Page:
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Thiruvananthapuram,Kerala,  LeoBa Media, New York

Leo Suresh, Leoba Media

Farewell to the American Prince


The ashes of John F. Kennedy Jr., his wife, and her sister are taking down to the Atlantic at this moment (July 22.1999 13:20) by the naval destroyer USS Briscoe* for 'Burial at Sea'.

On Saturday the July 17th America woke up hearing another tragedy struck the Kennedy family.  JFK Jr. 38, son of the slain President John F. Kennedy piloted his small plane, carrying his wife Carolyn Bessette Kennedy 33, and her sister Lauren Bessette 34, were disappeared.

His single engine Piper Saratoga took off at 20:38 hr, from Fairfield, New Jersey, 20 Kms West of New York city enroute to Hyannis Port, the Kennedy compound to attend his cousin's wedding and planned a stop over at Martha's Vineyard to drop his sister-in-law.  When the plane was overdue, the two worried members of Kennedy family waited at the Martha's Vineyard airport, informed the 'intern' Adam, who was working at the airport late Friday evening. He called the FAA authorities at Mass. at 22:04 hr and asked whether they could trace the JFK Jr.'s plane, also added "oh, well if it's too much trouble, I'll just have 'em wait... it's not a big deal", made the matters not at all serious. The inexperienced 21 year old intern left home thinking, JFK Jr. had changed his plan of flying that hazy night.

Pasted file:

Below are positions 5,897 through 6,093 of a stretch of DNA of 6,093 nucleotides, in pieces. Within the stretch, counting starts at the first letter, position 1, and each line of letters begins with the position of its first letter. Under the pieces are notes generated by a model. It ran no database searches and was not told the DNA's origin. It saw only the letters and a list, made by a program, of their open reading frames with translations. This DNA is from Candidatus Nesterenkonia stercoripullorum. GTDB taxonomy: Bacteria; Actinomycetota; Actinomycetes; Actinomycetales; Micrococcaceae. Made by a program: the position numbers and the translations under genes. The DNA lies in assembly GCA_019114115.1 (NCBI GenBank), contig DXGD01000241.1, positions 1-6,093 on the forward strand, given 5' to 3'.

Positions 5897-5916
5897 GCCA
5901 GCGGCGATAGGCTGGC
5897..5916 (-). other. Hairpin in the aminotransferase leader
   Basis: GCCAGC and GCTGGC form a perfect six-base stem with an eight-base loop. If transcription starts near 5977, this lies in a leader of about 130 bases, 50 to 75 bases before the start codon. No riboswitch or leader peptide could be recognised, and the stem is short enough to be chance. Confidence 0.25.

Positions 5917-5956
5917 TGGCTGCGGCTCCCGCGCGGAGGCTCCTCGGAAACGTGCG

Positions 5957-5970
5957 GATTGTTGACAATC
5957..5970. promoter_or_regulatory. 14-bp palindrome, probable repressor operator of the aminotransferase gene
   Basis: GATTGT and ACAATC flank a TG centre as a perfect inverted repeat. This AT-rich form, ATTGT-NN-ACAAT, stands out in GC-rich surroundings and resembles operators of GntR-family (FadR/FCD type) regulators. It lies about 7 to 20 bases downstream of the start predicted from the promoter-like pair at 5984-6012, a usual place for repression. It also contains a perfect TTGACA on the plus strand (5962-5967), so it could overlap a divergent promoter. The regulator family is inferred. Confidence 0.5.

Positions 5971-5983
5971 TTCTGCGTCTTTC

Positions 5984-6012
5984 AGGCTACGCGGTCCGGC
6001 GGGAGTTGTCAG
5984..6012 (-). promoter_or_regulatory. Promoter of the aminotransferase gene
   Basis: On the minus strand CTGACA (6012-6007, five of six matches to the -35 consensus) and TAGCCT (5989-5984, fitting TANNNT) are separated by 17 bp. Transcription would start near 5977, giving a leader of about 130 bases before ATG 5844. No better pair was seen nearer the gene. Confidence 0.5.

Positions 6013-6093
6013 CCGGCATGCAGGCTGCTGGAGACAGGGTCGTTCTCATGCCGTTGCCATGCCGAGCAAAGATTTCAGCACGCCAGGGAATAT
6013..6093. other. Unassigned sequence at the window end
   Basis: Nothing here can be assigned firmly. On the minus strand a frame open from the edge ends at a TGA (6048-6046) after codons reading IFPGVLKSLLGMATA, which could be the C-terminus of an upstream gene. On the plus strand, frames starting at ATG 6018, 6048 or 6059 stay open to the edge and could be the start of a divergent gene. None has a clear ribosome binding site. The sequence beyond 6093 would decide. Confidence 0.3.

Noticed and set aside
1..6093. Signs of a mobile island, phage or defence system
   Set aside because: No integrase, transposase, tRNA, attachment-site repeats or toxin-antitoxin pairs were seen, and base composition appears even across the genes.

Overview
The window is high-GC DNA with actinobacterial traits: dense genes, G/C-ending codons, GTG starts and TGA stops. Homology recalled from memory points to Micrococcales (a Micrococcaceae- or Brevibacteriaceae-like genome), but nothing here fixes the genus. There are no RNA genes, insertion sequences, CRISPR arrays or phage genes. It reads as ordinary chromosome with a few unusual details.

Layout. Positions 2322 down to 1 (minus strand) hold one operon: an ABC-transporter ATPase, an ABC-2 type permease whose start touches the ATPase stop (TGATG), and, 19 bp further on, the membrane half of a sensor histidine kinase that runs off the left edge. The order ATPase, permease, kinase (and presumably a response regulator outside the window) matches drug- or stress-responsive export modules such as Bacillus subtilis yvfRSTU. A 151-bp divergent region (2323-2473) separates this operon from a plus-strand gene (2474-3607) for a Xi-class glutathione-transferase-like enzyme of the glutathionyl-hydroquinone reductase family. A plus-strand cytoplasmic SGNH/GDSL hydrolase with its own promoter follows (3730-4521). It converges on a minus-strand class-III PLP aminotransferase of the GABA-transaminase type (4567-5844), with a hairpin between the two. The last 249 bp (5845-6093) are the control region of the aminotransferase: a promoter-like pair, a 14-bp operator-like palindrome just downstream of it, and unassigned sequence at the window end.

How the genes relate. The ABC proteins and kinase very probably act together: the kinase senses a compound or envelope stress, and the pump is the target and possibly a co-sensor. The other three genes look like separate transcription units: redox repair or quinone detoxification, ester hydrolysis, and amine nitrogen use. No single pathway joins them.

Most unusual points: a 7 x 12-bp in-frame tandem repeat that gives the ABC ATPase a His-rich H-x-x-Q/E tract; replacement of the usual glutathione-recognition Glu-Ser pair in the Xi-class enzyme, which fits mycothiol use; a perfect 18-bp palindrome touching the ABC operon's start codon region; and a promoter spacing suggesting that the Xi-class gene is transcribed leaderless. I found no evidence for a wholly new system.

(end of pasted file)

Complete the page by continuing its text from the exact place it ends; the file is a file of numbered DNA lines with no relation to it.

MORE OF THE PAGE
The Kennedy Family attended the rehearsal dinner, were not aware of what was going on. Later in the wee hours of the next morning, at 2:15 they informed the FAA about JFK Jr.'s missing plane. First media reported JFK Jr.'s plane was disappeared, including the Kennedys his sister-in-law and the flight instructor. Unaccounted reports came from different corners.  Later Kennedy spokesman informed, the plane carried JFK Jr., his wife and her sister only. Media had nothing to report but speculations. Hearing the tragedy, President Clinton cut down his Ohio trip and rushed to the White House.

Coast Guards started their 'search and rescue' mission at 4:40 after a long six hours. It's a very difficult task to search without much clue. The flight was not in the FAA's flight plan (and not supposed to be if flying in better weather conditions), made the matters more worse. Satellite data showed an emergency beacon, but later it's proved wrong. Radar reports from 5 differnt sources concluded few targets but was not that accurate, made the Coast Guard's efforts tedious. One coast guard after searching more than 1200 sq.miles said in desperation "searching needle in the haystack is much more easier." As the search continued, the coverage grew and so did the media restrictions and speculations.


            Leoba Media, New York